DW: How long can acting President Nicolas Maduro hold onto power? Days? Weeks? Months?
Maria Corina Machado: We're already past the tipping point, after which it's harder for Maduro and his followers to stay than go. From my perspective, how long he has left isn't measured in days, weeks or months, but in numbers of people killed. The world must understand the urgency. Every day, Venezuelans die from hunger, lack of medicine or government violence.
But the military is sticking by Maduro.
No. A large part of the Venezuelan military is against him. The military knows better than anyone in Venezuela the mafia system we're living in. The military knows that people not involved in illegal activity are coming home to find their refrigerators empty. And the military knows that it's poorly equipped, poorly trained and poorly paid. They are suffering just as much as the Venezuelan people.
Some in the international community, especially the United States, are trying to put pressure on soldiers to change sides and ally themselves with Juan Guaido, who has declared himself interim president. What can or should countries such as Germany do?
A lot. Perhaps many people in Europe think that Venezuela is far away and what happens here has nothing to do with Europe. But organized crime, money laundering and illegal transactions are problems that also threaten European democracy and the West's security. European countries need to get Maduro to understand that his time is up. A country like Germany, which itself knows the tragedy of totalitarianism, has a lot of moral authority — not only as a leader of Europe, but of the entire Western world.
Would you say Maduro's predecessor, Hugo Chavez, was wrong to lead his Bolivarian Revolution?
Hugo Chavez drove a wedge into Venezuelan society. He destroyed its democratic institutions and let in criminal networks. He brought about the worst poverty in Venezuela's history and made Nicolas Maduro his successor. If we lay everything out in the open, it's clear that he is chiefly responsible for the largest embezzlement scheme in world history, plundering $600 million.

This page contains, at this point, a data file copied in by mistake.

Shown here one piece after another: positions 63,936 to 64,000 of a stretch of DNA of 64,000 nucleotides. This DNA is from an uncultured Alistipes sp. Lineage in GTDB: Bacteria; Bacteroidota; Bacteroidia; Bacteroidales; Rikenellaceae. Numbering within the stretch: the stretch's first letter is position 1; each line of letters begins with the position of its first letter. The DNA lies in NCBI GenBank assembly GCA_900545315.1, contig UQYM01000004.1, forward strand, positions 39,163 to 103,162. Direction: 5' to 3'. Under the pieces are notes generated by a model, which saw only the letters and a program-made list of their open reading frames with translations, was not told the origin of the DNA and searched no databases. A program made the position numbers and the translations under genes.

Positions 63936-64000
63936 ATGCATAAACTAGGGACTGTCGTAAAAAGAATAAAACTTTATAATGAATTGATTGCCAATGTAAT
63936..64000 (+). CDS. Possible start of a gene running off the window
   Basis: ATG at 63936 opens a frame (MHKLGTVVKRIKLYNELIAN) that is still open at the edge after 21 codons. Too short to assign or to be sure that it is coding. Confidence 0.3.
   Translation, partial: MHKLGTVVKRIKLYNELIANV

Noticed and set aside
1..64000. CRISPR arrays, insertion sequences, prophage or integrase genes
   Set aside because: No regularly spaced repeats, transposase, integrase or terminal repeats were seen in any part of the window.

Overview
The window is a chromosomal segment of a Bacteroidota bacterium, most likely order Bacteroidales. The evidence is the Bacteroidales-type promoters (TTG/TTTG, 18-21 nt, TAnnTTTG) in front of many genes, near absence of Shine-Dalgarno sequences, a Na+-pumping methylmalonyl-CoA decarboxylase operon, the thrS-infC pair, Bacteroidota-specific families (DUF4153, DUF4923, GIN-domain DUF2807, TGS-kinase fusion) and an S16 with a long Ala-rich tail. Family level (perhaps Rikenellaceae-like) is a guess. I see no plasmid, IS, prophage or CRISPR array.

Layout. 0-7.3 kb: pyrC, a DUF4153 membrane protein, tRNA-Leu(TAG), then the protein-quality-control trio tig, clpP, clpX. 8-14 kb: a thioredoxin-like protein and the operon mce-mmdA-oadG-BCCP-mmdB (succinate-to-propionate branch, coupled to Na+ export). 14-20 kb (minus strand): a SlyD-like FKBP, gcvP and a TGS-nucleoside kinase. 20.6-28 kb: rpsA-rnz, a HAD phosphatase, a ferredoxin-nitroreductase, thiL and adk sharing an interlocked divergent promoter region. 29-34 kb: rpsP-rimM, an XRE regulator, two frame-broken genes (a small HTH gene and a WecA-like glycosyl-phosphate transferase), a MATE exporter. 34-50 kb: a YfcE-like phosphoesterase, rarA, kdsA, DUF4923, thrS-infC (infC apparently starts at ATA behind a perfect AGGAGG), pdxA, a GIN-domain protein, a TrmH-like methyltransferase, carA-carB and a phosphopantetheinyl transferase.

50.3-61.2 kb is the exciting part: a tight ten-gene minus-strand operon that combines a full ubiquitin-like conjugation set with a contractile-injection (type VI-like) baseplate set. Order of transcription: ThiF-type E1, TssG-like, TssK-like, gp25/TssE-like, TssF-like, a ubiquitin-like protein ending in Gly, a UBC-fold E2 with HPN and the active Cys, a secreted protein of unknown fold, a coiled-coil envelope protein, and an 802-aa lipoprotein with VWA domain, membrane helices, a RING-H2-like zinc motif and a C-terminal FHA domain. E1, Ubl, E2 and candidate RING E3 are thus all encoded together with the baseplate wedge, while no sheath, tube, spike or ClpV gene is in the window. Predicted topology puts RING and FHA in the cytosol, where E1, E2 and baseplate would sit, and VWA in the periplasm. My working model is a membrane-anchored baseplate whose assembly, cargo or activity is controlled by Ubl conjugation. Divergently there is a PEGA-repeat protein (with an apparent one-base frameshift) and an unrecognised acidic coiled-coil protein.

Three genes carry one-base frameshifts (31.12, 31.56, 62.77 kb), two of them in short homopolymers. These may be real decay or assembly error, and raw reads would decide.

About 20 percent of the country does not share that view. How would Chavistas be integrated into Venezuela's political and societal future?
There are fewer every day. Just look at how many people are afraid to take part in opinion surveys. To get a bag of groceries, which is sometimes all a family has, is dependent on your loyalty to the regime. If the regime suspects you're not, you are denied this food. That's why I'm certain that the number who identify with this system is today much less than 20 percent. As far as integration: It's our obligation to a future Venezuela that every citizen, regardless of their ideas, is part of Venezuela, and that we start a reconciliation process. But first there must be justice. We don't want revenge, but we don't want clemency, either. Only after there's justice and repentance can there also be reconciliation and forgiveness.
Would you support Guaido as president?
From the very beginning, I've said that Juan Guaido rightly fulfilled his duties and responsibilities by invoking Article 233 to name himself interim president. The next step is a transitional government, which would be faced with enormous challenges: economic crisis, humanitarian catastrophe and the absence of domestic security. Juan Guaido needs all the help he can get, because a transition government must have broad popular support — including from those who once supported Maduro and Chavez. Above all else, such a transitional government must create the conditions for free and secure elections.
This may be a decisive year for Venezuela's future. How might history look back at this time?
Two thousand and nineteen will go down as a year of liberation for Venezuela. The mafia system heralded by Maduro — which has brought only corruption, poverty and death to the country — will break. Venezuela will leave this period behind and move into a rightful phase of growth, unfettered development and freedom.